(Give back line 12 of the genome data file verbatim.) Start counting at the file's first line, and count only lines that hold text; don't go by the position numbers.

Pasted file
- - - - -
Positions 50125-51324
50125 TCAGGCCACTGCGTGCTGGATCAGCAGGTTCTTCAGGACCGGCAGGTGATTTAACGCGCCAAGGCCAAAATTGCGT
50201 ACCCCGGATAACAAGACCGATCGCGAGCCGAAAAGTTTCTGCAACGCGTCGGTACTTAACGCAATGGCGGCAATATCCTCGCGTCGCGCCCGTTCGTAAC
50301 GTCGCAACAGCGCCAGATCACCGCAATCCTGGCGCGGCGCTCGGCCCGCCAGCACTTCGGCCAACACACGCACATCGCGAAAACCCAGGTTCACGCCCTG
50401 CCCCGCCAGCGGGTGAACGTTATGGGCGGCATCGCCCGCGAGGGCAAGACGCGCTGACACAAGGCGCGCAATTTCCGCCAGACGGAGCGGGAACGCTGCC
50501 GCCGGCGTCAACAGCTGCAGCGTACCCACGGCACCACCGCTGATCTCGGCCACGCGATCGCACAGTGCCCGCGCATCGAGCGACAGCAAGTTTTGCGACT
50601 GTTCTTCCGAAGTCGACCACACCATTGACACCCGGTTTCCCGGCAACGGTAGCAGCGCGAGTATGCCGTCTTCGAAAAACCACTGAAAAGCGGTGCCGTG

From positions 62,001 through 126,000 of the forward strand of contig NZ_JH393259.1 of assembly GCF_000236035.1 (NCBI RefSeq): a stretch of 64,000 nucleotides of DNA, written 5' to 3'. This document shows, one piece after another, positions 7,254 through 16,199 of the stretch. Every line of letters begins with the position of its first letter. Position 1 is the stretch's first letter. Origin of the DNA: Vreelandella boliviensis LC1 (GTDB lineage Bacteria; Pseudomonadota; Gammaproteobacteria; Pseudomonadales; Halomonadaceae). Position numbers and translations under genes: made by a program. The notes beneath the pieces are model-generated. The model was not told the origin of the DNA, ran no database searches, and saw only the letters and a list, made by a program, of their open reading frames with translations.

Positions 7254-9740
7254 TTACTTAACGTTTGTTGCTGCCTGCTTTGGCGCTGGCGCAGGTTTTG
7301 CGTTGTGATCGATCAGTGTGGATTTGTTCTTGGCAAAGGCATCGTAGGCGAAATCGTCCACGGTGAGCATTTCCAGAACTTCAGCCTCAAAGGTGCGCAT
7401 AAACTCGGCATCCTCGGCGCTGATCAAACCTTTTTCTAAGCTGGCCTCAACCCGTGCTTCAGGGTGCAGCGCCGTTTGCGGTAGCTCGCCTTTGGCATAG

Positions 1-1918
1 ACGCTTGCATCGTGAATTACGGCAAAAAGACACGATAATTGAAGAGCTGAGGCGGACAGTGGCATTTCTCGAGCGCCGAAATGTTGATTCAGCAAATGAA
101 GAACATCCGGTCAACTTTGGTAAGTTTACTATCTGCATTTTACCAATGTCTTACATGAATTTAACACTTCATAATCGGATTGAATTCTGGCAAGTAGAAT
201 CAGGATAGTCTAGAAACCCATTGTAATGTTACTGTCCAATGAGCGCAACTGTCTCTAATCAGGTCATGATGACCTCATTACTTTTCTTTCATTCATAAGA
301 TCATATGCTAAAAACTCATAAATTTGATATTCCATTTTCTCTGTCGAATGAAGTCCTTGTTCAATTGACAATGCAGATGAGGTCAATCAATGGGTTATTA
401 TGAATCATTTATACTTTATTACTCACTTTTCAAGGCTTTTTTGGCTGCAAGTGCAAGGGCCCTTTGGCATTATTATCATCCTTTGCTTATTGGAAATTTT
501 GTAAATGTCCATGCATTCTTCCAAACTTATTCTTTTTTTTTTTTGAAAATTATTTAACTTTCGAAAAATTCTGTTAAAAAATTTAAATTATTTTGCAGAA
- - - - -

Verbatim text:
7401 AAACTCGGCATCCTCGGCGCTGATCAAACCTTTTTCTAAGCTGGCCTCAACCCGTGCTTCAGGGTGCAGCGCCGTTTGCGGTAGCTCGCCTTTGGCATAG